If you think of business and technology in 2021, what are the three themes that generally describe developments that are most likely to have the biggest impact on the society over the next years?  Not just how brilliant they are, how good they look or how valued they are inside a particular industry, but how much they inspire the thought that a big change is about to occur, generating buzz and energy  that bring together various participants in different industries and society to build something that has a multiplying effect over time.  

For me, these are three themes that impressed me the most (the order is not indicative of their ranking) : 

1. Metaverse, Omniverse and the Twin Digital World

Many of us vaguely heard of metaverse before, but when Mark Zuckerberg announced the new direction for Facebook, metaverse exploded in the universe of media. Suddenly everyone in the digital consumer space started feverishly to develop a metaverse strategy of their own. The concept is not new, but this year marks the starting point when metaverse became mainstream business. 

NFT’s made a big splash an year earlier in the arts arena, but now, with the arrival of metaverse, NFTs are  becoming consumer products, mirroring the commerce in the real world. 

Real estate and fashion are among the first industries to move into this space. Nike announced the creation of a digital space called “NIKELAND” selling its branded wares in digital form. Real estate is already clocking large revenue numbers generated by sales of virtual land properties. 

Microsoft, Adobe, Nvidia, Roblox, Unity and many others are in a hurry to build a presence in this space. It is unclear at the moment how these universes are connected, what is open standard and what is proprietary. 

There are questions about security, privacy and true ownership of digital tokens purchased in this space. Bullying in the metaverse could be vastly more traumatic than on the old fashion Facebook. Are digital assets safe and portable from one metaverse to another? 

The VR and AR industry has undergone a sweeping makeshift gearing toward the metaverse concept. Similar to graphite and rare metals companies that have changed the appearance of their website to using green, images of nature, clean water and plants, the “old” VR and AR websites are changing their presentation by adopting a metaverse theme. Listed companies make announcements to impress present and future shareholders to lift the value of their share price by associating their brands with the metaverse (as an example, see the “sensitive” ASX press release by Singular Health (SHG) that “welcomes” Mark Zuckerberg for bringing the metaverse concept to the fore, something that Singular Health has already been working on proving that their products are “metaverse ready”).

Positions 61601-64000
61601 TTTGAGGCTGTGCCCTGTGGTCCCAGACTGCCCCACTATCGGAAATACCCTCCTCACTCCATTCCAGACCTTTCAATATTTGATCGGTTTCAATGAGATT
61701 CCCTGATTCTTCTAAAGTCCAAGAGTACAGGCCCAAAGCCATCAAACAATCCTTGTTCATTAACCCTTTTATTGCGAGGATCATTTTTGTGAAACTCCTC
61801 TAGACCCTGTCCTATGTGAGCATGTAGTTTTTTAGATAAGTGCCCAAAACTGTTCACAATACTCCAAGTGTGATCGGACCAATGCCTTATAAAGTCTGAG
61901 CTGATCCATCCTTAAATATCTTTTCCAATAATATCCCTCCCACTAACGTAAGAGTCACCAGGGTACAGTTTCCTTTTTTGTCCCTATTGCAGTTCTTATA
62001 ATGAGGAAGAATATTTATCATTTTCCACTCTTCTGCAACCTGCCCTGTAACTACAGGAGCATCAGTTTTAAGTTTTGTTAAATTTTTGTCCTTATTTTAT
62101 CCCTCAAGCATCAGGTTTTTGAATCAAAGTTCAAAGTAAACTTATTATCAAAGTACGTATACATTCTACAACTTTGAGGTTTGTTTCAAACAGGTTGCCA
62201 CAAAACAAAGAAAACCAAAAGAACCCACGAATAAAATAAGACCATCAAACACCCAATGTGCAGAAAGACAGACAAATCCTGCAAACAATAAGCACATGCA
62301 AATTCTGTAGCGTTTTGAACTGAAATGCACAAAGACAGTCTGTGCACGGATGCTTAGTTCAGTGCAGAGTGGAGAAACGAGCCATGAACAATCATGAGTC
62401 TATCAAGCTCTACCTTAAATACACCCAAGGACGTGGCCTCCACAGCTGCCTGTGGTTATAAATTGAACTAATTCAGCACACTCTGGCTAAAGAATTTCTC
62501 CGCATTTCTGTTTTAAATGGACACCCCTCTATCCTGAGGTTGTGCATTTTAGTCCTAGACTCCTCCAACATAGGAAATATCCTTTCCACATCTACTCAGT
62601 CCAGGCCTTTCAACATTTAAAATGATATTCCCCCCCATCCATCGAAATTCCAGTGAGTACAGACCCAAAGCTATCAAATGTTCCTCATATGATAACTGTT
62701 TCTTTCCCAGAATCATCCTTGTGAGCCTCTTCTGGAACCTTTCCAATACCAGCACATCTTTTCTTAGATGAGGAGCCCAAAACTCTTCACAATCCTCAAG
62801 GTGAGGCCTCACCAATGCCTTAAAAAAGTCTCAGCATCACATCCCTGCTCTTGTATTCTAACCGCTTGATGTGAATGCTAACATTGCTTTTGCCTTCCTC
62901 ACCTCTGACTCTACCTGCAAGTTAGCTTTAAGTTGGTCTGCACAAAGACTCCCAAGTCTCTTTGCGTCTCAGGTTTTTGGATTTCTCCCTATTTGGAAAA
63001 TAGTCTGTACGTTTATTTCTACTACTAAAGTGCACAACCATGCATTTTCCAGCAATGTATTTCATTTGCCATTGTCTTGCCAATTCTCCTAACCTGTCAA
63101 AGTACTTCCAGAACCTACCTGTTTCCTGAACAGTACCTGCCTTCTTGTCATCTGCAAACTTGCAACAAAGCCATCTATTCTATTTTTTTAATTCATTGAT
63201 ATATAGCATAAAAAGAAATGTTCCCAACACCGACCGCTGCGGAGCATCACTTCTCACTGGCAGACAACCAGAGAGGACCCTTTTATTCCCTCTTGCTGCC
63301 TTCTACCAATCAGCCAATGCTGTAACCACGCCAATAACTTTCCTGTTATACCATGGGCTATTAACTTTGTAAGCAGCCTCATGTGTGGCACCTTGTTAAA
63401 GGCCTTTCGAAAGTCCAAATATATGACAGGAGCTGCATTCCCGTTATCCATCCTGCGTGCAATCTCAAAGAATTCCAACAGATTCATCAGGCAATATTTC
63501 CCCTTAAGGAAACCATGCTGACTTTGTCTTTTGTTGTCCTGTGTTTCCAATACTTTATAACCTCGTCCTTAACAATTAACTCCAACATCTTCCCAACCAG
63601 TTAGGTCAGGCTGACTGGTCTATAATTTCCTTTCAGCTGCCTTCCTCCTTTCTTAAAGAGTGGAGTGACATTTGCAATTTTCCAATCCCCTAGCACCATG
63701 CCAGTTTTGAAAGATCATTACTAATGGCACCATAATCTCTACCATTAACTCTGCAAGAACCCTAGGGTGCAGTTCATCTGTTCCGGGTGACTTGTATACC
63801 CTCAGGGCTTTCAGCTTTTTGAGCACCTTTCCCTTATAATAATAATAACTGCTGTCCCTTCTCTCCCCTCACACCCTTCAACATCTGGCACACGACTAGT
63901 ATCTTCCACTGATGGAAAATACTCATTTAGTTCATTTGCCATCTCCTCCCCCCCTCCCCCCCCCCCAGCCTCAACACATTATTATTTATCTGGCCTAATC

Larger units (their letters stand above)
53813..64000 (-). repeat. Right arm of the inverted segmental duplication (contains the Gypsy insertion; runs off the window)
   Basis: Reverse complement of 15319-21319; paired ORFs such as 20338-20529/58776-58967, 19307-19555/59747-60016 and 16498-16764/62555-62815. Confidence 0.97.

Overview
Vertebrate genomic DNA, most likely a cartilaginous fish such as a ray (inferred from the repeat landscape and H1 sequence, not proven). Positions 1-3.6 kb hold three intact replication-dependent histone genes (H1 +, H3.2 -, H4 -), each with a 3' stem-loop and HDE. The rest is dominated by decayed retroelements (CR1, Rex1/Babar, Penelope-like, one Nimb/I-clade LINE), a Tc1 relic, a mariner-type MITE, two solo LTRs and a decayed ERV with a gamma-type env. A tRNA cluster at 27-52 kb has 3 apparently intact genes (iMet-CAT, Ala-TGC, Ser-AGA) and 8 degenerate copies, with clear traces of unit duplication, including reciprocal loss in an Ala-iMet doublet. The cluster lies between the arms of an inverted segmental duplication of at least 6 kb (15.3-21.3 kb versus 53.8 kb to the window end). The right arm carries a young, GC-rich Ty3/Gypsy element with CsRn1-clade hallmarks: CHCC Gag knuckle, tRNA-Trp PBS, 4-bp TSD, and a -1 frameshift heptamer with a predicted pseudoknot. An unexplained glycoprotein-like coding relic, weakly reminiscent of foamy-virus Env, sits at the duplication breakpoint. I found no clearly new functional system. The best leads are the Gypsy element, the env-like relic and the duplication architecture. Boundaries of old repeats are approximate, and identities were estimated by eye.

Nvidia announced its version of the metaverse called omniverse. The key difference is that the objects created in the omniverse adhere to the real world physical laws. Everything is created with precise physical dimensions, weight, and other characteristics (porosity, softness, etc.). The purpose of this world is to create a twin digital world that mirrors the real world, with the creative flow going seamlessly both ways: create first objects and systems in the omniverse and use machinery to produce them in the real world, or the other way around. Omniverse is built for perfect simulation with applications ranging from manufacturing, prototyping, synthetic biology to education, arts and beyond. There is no limit. 

One other impressive aspect of the omniverse is its architectural foundation which multiplies the computing power of the omniverse platform (aka Nvidia): each object retains its properties and submits to physical laws by default. There is no need to make individual calculations. The laws are built in. I believe Nvidia will have a transformational impact at global scale and 2021 will mark the moment when Nvidia moves beyond engineering community into the broad public arena. It will be a stunner. 

2. The Tesla Bot

The announcement of Tesla Bot came up as a surprise. This speaks for the extent of two underrated developments: the speed with which technology evolves and the ability of Tesla to innovate.

Tesla’s advances in high performance computing neural processors has been applied with promising results in building self-driving vehicle technology. A new generation due to be released in a year or so will increase the intelligence and speed by a factor of 10. This will have a dramatic impact on the capability of a Tesla car to make decisions on the road without human assistance. Elon Musk already refers to Tesla vehicles as semi-sentient robots. The application of the same chip and the same architecture to build robots able to learn a different set of skills is surprising, but it makes sense. I discussed the context of this development in a much greater detail here.

Most “humanoid” robots built earlier are unique prototypes with intricate mechanical parts and artificial skin attempting to replicate human facial movements that are made during speech. The head is the most complex part and most of the computational power is spent on synchronising lip movement, speech production and recognition. Other parts of the human body have been replicated, such as hand and finger movement, legs and arms, but all of these are limited to movements largely pre-programmed with a rudimentary learning ability and minor spontaneous decision making.